Bigpanzi Botnet Targets 170k Android TV Set Top Boxes with Bigpanzi’s Custom Malware

Written by Mitchell Langley

January 22, 2024

Bigpanzi Botnet Targets 170k Android TV Set Top Boxes with Bigpanzi's Custom Malware

The Bigpanzi cybercrime gang has been generating substantial profits by infecting Android TV, Android TV boxes and various eCos set-top boxes with Bigpanzi botnet malware, globally since at least 2015.

According to Beijing-based Qianxin Xlabs, the Bigpanzi cybercrime group operates a vast botnet consisting of approximately 170,000 active bots on a daily basis. However, since August, researchers have observed 1.3 million unique IP addresses associated with the Bigpanzi botnet, with the majority located in Brazil.

Bigpanzi gains access to these devices by exploiting firmware updates or by tricking users into installing compromised applications themselves. This information was highlighted in a report by Dr. Web in September 2023.  

The perpetrators capitalize on these infections by transforming the compromised set top boxes into nodes for illicit media streaming platforms, traffic proxy networks, distributed denial of service (DDoS) swarms, and over-the-top (OTT) content provision.

Bigpanzi Botnet Targets 170k Android TV Set Top Boxes with Bigpanzi's Custom Malware

Malicious software with malware payloads

Source: Xlabs

Bigpanzi’s Custom Malware Uses ‘Pandoraspear’ and ‘Pcdn’ to Hijack DNS and Establish C2 COMs

The report from Xlabs primarily examines two malware tools employed by Bigpanzi, namely ‘pandoraspear’ and ‘pcdn’.

Pandoraspear operates as a backdoor trojan, enabling the hijacking of DNS settings, establishing communication with a command and control (C2) server, and executing commands received from the C2 server.

Bigpanzi Botnet Targets 170k Android TV Set Top Boxes with Bigpanzi's Custom Malware

‘Pandoraspear’ and malware payloads

Source: Xlabs

This malicious software possesses a range of capabilities, including the manipulation of DNS settings, initiation of distributed denial of service (DDoS) attacks, self-updating functionality, establishing communication with the C2 server, creation of reverse shells, and execution of arbitrary operating system (OS) commands.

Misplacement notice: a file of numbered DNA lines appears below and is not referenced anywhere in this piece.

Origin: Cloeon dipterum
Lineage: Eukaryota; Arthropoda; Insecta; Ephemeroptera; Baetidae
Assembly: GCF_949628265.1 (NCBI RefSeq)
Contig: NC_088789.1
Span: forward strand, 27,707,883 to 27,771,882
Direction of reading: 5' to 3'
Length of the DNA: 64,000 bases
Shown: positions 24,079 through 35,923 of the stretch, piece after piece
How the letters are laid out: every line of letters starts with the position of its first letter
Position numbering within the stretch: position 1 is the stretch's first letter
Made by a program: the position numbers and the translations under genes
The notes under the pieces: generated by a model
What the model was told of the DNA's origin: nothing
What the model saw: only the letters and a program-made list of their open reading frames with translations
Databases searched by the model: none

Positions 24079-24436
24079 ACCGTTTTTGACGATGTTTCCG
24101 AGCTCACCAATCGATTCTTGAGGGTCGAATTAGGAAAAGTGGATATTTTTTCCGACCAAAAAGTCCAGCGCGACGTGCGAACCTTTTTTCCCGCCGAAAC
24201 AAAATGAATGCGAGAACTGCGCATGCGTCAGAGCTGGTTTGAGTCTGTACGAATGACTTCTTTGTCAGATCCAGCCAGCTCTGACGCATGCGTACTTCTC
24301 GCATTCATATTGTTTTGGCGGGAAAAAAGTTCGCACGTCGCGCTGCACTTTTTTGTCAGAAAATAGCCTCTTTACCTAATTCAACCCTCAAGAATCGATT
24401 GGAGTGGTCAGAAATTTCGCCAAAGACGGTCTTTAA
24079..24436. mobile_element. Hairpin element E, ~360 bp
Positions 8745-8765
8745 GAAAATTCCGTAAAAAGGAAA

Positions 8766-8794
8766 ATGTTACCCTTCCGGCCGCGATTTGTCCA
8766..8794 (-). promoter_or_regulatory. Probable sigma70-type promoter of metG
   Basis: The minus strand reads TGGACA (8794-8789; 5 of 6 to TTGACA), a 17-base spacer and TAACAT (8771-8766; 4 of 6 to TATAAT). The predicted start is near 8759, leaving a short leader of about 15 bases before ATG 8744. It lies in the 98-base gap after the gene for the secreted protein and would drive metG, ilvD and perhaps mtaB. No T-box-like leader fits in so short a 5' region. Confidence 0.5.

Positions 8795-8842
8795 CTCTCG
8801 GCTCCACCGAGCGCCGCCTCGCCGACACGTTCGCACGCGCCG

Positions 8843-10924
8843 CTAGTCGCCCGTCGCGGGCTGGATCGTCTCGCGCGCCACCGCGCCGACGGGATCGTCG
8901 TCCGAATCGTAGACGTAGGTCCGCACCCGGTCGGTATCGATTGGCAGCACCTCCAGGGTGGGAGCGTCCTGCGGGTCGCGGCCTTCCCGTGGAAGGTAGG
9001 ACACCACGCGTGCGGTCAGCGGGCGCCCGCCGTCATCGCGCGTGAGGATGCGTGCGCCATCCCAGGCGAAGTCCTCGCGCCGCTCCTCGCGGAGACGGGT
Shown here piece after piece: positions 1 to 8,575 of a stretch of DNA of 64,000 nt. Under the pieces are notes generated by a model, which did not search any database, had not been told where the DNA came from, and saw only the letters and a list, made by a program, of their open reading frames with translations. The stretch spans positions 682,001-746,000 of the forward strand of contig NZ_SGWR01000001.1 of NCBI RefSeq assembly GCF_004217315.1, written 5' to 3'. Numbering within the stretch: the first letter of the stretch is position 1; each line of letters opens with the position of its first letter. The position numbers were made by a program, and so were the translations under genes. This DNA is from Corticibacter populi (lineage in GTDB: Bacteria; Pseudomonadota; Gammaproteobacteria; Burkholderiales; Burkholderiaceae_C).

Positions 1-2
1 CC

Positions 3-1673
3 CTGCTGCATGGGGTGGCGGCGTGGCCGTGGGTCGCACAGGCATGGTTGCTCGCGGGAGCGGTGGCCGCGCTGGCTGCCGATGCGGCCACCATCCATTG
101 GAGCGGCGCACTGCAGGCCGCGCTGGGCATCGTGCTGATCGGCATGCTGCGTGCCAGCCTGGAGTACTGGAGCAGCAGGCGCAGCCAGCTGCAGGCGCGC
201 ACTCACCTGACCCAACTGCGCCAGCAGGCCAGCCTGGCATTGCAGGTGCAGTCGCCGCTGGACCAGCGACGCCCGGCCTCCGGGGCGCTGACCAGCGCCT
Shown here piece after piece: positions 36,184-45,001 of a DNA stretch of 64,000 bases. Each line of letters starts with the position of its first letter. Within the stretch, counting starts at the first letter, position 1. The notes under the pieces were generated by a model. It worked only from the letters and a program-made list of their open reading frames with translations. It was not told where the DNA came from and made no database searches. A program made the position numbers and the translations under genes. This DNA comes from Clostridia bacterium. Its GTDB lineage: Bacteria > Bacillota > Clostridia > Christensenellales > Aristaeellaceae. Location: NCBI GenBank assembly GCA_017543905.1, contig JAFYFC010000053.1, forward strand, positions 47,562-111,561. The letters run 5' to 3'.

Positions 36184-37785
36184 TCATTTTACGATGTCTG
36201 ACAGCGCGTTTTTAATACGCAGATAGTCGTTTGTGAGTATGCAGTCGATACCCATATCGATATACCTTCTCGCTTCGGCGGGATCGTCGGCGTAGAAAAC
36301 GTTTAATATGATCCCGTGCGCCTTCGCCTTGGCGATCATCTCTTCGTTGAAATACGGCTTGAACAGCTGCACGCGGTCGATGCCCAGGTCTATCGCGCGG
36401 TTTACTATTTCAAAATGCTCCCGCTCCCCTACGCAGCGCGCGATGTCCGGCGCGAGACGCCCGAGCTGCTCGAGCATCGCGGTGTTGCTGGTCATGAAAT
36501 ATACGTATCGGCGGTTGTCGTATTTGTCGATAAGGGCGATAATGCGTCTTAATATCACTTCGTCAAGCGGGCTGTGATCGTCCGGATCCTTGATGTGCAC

Bigpanzi Botnet Targets 170k Android TV Set Top Boxes with Bigpanzi's Custom Malware

Malware creating a reverse-shell on the infected device

Source: Xlabs

The functionality of pandoraspear allow Bigpanzi to effectively control the compromised devices, carry out their malicious activities, and evade detection.

Pandoraspear employs advanced techniques, such as modified UPX shell, OLLVM compilation, dynamic linking, and anti-debugging mechanisms, to cleverly evade detection by security measures.

On the other hand, pcdn serves the purpose of establishing a peer-to-peer (P2P) Content Distribution Network (CDN) on compromised devices.

Bigpanzi Botnet Targets 170k Android TV Set Top Boxes with Bigpanzi's Custom Malware

Pcdn’s ‘Fl00d’ DDoS toolset

Source: Xlabs

Additionally, it possesses capabilities for launching DDoS attacks, effectively turning these devices into weapons.

Bigpanzi Botnet Boasts a Large Scale of operations with 170,000 Active Bots

Bigpanzi Botnet Targets 170k Android TV Set Top Boxes with Bigpanzi's Custom Malware

Bigpanzi Modus Operandi

Source: Xlabs

Xlabs obtained valuable information regarding the extent of the botnet by intercepting and taking control of two command and control (C2) domains utilized by the attackers.

Through a seven-day observation period, the analysts concluded that the Bigpanzi botnet reaches its peak with approximately 170,000 active bots on a daily basis. Moreover, since August, they have identified over 1.3 million unique IP addresses associated with the botnet.

However, it is important to note that the actual size of the botnet is likely larger. This is due to the fact that not all compromised Smart TV boxes are active simultaneously, and the visibility of the cybersecurity analysts is limited, preventing them from capturing the complete scope of the botnet’s scale.

“Over the past eight years, Bigpanzi has been operating covertly, silently amassing wealth from the shadows,”

“With the progression of their operations, there has been a significant proliferation of samples, domain names, and IP addresses.”

“In the face of such a large and intricate network, our findings represent just the tip of the iceberg in terms of what Bigpanzi encompasses.”

Reads the Xlabs report.

Based on their analysis of the pcdn sample, researchers have discovered artifacts that have led them to a suspicious YouTube channel, which they suspect is controlled by a specific company. However, the Xlabs report has not provided any specific attribution details at this time.

It is likely that they are withholding this information, reserving it for the relevant law enforcement authorities who are responsible for investigating and taking appropriate action against the cybercriminals associated with the Bigpanzi cyber crime gang.

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